Salsa > Effects of Dancing with an Excellent Follow

Discussion in 'Salsa' started by aimerrouge, Mar 6, 2005.

  1. azzey

    azzey Member

    Smile.

    Really try to connect with them. Also, even if you limit some of the styling, try to dance with them to the music as much as you can, without interfering with his lead.

    At the same time follow smoothly whatever they lead, even if you think its wrong. This will show them more than anything that you respect their effort in their dancing and shows them how to dance well by *example* and how you would like them to dance with you. They will quickly work out what they're doing wrong or ask you because you seem so friendly.

    Don't criticise or correct them unless they ask you. If you do give advise when requested, do it off the dance floor. It's for dancing and having fun!

    The above advice will help more than anything for you to become a very appreciated dancer and at the same time help leaders in their growth.
     
  2. azzey

    azzey Member

    Firstly, remember that words like intermediate and advanced mean different things to different people and we have different ways of measuring them.

    When I dance with any partner I adjust to their skill level and individual style (I can do multiple Salsa styles - Cuban, LA, NY and make a style from this that suits the salsera). However the lesser the ability of the follower the more I need to give them a solid framework within which for us both to dance and have fun. i.e. not changing things so often as I would with more advanced partners so that they become familiar with my style of dancing.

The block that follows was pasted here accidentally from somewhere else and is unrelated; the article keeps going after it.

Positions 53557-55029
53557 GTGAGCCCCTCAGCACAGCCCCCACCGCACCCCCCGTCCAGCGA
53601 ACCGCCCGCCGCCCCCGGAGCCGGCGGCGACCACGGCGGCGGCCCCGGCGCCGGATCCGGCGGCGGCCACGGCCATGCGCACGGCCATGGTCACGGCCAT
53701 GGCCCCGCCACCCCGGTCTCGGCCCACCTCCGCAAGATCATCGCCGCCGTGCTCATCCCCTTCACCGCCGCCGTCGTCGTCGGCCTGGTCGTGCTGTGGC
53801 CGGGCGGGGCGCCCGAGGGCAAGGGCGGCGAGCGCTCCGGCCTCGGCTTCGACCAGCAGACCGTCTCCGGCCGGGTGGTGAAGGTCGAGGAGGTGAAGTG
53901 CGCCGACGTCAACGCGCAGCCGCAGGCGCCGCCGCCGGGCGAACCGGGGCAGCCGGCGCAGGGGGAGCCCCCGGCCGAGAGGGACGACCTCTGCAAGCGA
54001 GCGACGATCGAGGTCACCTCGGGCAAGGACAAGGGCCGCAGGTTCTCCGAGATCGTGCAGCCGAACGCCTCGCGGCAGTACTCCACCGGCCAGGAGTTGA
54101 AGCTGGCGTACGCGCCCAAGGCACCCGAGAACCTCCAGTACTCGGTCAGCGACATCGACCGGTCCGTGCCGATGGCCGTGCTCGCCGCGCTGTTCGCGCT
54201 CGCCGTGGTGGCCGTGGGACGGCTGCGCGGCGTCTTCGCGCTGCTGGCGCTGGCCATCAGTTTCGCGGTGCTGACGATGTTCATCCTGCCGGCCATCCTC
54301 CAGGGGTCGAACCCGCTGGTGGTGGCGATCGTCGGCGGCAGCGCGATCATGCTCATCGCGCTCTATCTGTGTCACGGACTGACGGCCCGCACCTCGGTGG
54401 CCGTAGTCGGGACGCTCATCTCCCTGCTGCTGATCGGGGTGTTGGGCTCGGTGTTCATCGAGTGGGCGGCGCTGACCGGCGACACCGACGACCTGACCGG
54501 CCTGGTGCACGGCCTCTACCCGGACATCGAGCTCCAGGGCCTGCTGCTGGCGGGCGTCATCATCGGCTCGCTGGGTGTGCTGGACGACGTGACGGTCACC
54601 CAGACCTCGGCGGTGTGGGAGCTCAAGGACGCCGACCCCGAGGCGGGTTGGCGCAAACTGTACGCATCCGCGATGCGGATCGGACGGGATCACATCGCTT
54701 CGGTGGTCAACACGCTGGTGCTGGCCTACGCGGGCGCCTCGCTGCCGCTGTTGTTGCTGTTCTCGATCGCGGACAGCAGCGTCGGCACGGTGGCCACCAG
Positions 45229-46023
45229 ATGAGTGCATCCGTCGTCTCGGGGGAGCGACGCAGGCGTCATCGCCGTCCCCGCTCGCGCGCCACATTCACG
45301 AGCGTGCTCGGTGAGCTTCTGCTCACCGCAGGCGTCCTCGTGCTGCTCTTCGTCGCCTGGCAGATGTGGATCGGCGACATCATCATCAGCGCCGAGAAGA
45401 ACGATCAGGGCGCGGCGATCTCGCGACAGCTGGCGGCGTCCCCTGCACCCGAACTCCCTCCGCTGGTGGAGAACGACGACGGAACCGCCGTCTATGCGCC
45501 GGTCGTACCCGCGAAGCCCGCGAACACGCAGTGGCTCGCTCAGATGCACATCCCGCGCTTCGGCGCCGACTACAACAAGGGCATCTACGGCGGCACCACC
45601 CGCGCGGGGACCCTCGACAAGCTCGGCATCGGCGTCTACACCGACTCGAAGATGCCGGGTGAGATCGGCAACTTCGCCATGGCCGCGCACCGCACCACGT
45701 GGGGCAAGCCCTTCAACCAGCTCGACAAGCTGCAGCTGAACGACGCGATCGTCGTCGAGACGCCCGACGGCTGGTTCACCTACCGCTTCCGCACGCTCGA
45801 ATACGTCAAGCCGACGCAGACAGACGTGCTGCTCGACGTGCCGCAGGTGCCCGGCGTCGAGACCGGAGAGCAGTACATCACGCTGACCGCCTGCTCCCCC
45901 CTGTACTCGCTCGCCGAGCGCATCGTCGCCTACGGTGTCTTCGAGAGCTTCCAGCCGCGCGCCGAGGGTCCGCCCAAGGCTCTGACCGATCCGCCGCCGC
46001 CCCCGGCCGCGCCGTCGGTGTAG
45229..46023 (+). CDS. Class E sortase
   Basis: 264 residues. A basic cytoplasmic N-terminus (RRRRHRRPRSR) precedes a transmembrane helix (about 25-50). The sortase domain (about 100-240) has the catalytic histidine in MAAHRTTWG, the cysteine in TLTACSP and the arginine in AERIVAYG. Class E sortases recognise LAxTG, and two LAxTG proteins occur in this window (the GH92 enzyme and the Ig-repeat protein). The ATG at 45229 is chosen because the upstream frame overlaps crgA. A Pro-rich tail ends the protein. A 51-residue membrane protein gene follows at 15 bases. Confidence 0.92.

When I dance with a salsera of similar or more advanced level I can use many more changes, in technique, in moves, in dancing to the music etc. So although I still adapt to each partner, to combine our strengths to dance well, I would in your terms be less accomodating because she is more advanced. Regarding attitude, I am also more accomodating with lesser dancers, because simply advanced dancers should know better.

    Some, but not all of this goes out the window if I fancy her of course. :lol: :wink:
     
  3. HF

    HF New Member

    @ azzey

    Good comments, they are welcome!
     
  4. Leah

    Leah New Member

    I really like TJ's suggestion....

    ... and think that this is a GREAT way to (begin) going about it...

    Great advice guys!

    When I was starting out in a fairly limited salsa scene, a friend (also a teacher of one of the classes I took) "took me under his wing" in this way. He'd dance with me everywhere - in the clubs, in the kitchen, on the lawn - and for a newbie, repeating all those "advanced" moves over and over was a huge benefit. He just smiled it off, saying it was helping him to try new moves, or improve his lead. Now he's one of my best friends and I *definitely* won't forget all he did!

    Anyone else have something similar? This thread got me thinking that some day when I am in the position to return the favor to someone, I will. Perhaps a few others would like to take on this mission too. :)
     
  5. tacad

    tacad New Member

    Dizzyness, heart palpitations, fever, lightheadedness,...
     
  6. tj

    tj New Member

    About dancing with Intermediate level Follows.... I probably spend more time dancing with them than any other level.
     
  7. Sagitta

    Sagitta Well-Known Member

    I would guess those and beginners might be in greatest number..
     
  8. tj

    tj New Member

    This is true.
     
  9. El guru

    El guru New Member

    I'm sorry if I couldn't read all the posts, and if someone already wrote what I'm going to tell...

    I'm no more a beginner, nor intermediate...
    IN any case I'm still studyong, improving and taking lessons... so I have the same problems...

    In our course there are a lot of assistants that already knows the patterns... and often I dance with them.. but I learn much more less then when I take a beginner and I try to show her what to do (altough I'm still learning it...)
    When I dance with an assistant, she's dancing for the 3rd hour consecutively, she's bored, she anticipate and do everything alone, I cannot learn if my lead is correct or not...